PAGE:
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E-MERGING: Otherworldly cakes meets chaos glam nails

Camilla Inge Volbert and Lila Steinkampf discuss creativity, life hacks and weird requests.

Words by Juule Kay

The world is changing, and with it, a new generation of trailblazers is taking over. In our new monthly series E-MERGING, we introduce the people adding to the cultural moment with their creative minds, new ideas and unique approaches. It’s a glimpse behind the scenes, a way to dig deeper and look beyond the picture-perfect outcome we’re swamped with every day.

Imagine a world out of jelly, filled with floating flowers, so precious you want to touch them with the tip of your finger. For cake artist Lila Steinkampf, this kind of fever dream is, in fact, reality. The trained graphic designer has been creating edible rose water infused artworks for almost two years now under the name of Steinkampf Flower Cakes. Every detail you discover immerses you in another layer of excitement. The same goes for nail designer Camilla Inge Vollbert, better known as @nailsvoninge. The 26-year-old Berliner studied fashion design before she wanted to learn how to do her own nails, and ended up with a new calling.

Thanks to the internet, both universes collide after Steinkampf reached out for some cake-inspired nails. Dedicated to creativity and finding inspiration in the most uncommon places, we wanted to know how much they influence and inspire each other’s works, and what they would come up with when changing professions for a day.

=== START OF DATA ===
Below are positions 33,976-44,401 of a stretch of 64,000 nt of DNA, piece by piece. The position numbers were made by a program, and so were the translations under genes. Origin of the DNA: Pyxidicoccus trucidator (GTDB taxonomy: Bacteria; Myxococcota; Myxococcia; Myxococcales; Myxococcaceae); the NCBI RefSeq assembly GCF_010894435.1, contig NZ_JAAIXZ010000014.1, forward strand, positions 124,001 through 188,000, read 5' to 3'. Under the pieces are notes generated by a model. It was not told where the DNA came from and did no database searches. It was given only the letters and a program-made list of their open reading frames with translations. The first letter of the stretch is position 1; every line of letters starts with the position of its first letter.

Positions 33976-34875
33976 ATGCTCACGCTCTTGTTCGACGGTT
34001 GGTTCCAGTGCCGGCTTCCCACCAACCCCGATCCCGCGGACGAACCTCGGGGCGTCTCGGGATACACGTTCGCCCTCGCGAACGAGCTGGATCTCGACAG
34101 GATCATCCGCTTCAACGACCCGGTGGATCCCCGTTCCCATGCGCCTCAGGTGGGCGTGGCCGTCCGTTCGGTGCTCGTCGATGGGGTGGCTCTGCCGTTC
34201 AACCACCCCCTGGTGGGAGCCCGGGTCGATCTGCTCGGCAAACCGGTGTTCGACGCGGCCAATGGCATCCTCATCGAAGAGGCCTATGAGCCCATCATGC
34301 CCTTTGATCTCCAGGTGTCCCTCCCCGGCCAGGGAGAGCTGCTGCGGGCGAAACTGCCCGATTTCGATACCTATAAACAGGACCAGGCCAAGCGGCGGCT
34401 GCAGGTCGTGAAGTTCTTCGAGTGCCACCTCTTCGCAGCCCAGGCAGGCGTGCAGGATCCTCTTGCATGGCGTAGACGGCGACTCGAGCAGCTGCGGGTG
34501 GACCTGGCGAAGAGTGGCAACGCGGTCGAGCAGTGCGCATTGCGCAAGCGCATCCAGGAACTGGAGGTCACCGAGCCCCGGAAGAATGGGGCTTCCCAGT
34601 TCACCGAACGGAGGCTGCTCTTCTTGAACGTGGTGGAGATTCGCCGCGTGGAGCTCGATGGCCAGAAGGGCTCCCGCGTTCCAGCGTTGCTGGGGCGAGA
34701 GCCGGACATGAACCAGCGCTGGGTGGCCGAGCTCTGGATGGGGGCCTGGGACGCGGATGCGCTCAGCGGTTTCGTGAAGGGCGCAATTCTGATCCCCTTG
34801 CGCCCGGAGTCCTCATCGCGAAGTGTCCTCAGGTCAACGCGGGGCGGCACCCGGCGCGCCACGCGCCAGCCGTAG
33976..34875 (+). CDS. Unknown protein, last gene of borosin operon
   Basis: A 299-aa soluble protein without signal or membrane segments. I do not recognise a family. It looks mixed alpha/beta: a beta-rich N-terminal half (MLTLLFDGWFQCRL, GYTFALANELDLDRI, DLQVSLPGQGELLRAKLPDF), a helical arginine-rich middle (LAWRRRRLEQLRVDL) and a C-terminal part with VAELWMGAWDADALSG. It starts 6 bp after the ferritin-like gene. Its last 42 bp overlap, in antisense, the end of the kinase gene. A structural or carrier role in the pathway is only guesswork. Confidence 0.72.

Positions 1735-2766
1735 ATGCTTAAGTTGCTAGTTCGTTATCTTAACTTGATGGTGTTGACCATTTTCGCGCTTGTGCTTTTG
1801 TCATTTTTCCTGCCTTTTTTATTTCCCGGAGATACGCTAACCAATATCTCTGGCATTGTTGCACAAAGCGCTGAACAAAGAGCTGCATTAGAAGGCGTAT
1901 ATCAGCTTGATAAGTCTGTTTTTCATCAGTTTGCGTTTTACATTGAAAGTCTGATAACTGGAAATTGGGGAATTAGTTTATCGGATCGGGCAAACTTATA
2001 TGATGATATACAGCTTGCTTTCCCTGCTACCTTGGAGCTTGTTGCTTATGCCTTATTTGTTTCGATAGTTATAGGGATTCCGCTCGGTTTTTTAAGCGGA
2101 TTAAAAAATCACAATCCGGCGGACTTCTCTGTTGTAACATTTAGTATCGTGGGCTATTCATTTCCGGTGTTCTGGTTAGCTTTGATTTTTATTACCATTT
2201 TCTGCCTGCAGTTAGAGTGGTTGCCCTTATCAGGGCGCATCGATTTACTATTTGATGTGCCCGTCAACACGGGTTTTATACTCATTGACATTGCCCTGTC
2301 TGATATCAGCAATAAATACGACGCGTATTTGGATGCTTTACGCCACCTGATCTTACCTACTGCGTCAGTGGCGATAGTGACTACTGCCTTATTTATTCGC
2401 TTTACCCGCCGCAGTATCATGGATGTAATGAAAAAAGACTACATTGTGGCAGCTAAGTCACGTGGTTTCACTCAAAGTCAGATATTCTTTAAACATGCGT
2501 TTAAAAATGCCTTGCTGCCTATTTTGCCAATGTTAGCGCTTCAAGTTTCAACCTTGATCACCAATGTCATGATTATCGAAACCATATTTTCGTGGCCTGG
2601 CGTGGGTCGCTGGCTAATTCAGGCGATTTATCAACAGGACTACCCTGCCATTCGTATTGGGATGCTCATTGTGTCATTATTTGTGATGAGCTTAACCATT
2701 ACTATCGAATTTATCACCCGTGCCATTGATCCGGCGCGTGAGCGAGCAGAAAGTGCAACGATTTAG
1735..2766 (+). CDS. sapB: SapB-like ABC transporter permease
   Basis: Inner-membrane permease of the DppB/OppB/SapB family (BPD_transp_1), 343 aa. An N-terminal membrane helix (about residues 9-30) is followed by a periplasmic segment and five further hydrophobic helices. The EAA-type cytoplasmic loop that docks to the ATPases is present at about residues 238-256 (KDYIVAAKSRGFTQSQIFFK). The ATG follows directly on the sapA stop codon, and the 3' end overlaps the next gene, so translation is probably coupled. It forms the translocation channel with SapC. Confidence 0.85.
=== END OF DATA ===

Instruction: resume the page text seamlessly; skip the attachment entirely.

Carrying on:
Let’s start with some buttering up. What do you like about each other’s works? Do you see some similarities?

Camilla: What I really love about Lila’s cakes is their depth. The longer you look, the more details you’ll discover. She’s mixing all these different textures and colours and gets beyond the surface, which I find really inspiring. I also love to play with textures and 3D elements when I design nails, and use a lot of chrome and metallic colours to create something that looks layered. I feel like both of our work is very complex and has some degree of organised chaos to it.

Lila: I see both of our work as temporary jewellery. For me, cakes make a table look more beautiful or precious. The possibility of eating them makes it more exciting, but you don’t have to.

C: Jewellery is something very personal, and I think that something that you eat is very personal, and something that you wear on your hands is, too. It’s all very connected to your body.

What are the most uncommon or unexpected places you get inspiration from?

L: I browse the internet and look at silicone moulds for bachelorette parties or baby showers. Even the packaging of cake has something very inspiring to it. I’m obsessed with these transparent boxes and printed ribbons. Everything I see is very toned down, I sometimes feel that people are still afraid of going wild and cheesy with decoration.

C: I actually get inspired by my own mistakes a lot. When I studied fashion design, I was told to discard ideas that I don’t like, but now I try to do the opposite. Every time something doesn’t work out, I just add layers to the nail. It also boosts your confidence because you learn how to trust yourself.